Conflict of Interest Statement
The authors declare that the research was conducted in the absence of any commercial or financial relationships that could be construed as a potential conflict of interest.
We thank Collin Ewald for reviewing our manuscript. This work was supported by grants from the NIH and NSF.
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Keywords: apl-1, C. elegans, Alzheimer’s disease, ALS, Parkinson disease, model systems
Citation: Alexander AG, Marfil V and Li C (2014) Use of Caenorhabditis elegans as a model to study Alzheimer’s disease and other neurodegenerative diseases. Front. Genet. 5:279. doi: 10.3389/fgene.2014.00279
Received: 08 April 2014; Accepted: 31 July 2014;
Published online: 05 September 2014.
Edited by:Shin Murakami, Touro University-California, USA
Reviewed by:Patrick Hu, University of Michigan, USA
Yelena V. Budovskaya, University of Amsterdam, Netherlands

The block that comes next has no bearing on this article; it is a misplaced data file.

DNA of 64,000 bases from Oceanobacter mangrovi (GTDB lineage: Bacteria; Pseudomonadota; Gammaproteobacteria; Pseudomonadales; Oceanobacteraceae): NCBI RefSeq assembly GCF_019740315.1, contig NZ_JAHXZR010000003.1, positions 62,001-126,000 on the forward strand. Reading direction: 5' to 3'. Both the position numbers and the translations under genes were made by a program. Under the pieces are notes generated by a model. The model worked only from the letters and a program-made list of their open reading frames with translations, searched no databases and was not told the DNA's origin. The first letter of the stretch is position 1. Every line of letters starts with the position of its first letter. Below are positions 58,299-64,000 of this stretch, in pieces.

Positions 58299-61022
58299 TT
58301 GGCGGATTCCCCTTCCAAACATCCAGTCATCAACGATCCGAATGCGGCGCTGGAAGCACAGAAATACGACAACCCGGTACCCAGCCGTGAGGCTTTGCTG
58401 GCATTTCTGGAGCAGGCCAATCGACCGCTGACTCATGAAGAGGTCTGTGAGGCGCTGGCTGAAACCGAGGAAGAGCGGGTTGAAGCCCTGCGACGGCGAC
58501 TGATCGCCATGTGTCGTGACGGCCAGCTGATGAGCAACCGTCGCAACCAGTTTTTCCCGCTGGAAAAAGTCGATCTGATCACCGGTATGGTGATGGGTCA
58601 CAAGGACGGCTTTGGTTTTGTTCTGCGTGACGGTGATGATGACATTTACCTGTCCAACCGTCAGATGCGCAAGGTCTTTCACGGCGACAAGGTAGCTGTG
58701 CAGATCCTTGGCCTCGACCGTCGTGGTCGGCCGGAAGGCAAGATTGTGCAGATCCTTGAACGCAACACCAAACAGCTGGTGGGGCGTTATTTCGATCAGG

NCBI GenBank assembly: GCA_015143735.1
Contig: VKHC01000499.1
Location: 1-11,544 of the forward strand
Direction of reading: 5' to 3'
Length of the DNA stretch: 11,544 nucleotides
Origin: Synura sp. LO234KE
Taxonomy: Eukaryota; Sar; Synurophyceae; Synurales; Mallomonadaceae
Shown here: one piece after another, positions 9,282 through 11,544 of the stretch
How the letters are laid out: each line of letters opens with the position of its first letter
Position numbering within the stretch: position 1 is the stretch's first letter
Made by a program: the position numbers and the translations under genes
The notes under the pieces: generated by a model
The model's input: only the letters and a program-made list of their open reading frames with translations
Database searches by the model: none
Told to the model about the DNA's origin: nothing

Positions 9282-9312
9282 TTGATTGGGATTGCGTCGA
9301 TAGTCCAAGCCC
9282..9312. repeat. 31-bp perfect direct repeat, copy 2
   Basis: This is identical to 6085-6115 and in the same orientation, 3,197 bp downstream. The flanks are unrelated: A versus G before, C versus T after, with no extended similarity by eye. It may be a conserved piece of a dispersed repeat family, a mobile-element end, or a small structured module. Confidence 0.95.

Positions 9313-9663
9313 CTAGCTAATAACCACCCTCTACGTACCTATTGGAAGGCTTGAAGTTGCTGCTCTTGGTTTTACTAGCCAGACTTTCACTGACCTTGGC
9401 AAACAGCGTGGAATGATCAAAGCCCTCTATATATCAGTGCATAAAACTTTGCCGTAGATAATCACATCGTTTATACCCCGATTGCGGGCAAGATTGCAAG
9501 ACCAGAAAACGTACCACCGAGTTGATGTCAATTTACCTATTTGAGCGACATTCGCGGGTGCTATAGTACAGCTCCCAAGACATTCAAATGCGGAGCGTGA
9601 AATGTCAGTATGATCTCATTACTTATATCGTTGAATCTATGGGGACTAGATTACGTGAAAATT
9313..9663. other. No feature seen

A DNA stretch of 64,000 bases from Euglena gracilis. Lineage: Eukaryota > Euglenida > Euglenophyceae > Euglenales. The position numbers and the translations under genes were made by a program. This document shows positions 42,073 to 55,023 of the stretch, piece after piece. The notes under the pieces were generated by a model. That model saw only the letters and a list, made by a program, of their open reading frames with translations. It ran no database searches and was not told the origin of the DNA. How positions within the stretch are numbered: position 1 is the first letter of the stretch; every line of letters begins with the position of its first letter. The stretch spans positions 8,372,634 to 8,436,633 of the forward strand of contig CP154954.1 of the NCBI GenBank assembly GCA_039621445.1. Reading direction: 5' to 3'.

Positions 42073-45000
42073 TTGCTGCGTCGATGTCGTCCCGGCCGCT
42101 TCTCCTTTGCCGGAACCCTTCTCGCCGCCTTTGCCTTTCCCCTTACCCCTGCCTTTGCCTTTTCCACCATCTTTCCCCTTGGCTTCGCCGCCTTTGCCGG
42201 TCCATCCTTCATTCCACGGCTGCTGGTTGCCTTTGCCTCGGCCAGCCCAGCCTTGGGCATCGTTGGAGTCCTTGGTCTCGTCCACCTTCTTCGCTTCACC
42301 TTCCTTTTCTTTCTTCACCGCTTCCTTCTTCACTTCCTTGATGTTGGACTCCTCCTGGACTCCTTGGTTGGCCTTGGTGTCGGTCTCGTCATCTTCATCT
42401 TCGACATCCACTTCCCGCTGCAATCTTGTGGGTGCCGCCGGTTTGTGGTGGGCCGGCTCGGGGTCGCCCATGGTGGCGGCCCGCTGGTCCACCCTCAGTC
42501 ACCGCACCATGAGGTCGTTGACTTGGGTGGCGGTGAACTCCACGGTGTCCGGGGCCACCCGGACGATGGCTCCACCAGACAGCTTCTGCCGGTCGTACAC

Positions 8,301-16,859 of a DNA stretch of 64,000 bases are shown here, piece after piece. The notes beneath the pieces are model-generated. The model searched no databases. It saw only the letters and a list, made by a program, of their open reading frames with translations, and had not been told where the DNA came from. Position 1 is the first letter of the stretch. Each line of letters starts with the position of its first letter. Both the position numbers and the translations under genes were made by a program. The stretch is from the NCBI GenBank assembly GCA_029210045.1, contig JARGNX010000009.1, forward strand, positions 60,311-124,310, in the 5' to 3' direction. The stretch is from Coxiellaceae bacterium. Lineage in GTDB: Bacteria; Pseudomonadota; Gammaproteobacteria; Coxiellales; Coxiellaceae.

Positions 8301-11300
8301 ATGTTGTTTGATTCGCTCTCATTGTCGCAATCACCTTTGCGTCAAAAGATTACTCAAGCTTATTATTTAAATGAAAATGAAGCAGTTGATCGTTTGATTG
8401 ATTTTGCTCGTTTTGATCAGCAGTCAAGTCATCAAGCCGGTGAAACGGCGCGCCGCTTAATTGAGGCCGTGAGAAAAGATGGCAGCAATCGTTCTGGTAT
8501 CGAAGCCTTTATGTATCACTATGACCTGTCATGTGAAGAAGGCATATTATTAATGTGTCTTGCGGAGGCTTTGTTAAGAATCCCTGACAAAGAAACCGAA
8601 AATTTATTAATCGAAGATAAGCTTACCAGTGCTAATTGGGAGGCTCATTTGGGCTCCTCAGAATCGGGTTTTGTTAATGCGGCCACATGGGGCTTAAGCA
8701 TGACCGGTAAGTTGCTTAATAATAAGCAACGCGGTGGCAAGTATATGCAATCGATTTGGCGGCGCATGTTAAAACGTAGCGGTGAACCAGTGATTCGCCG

Copyright © 2014 Alexander, Marfil and Li. This is an open-access article distributed under the terms of the Creative Commons Attribution License (CC BY). The use, distribution or reproduction in other forums is permitted, provided the original author(s) or licensor are credited and that the original publication in this journal is cited, in accordance with accepted academic practice. No use, distribution or reproduction is permitted which does not comply with these terms.
*Correspondence: Chris Li, Department of Biology, City College of New York, New York, NY, USA e-mail: email@example.com
†Adanna G. Alexander and Vanessa Marfil have contributed equally to this work.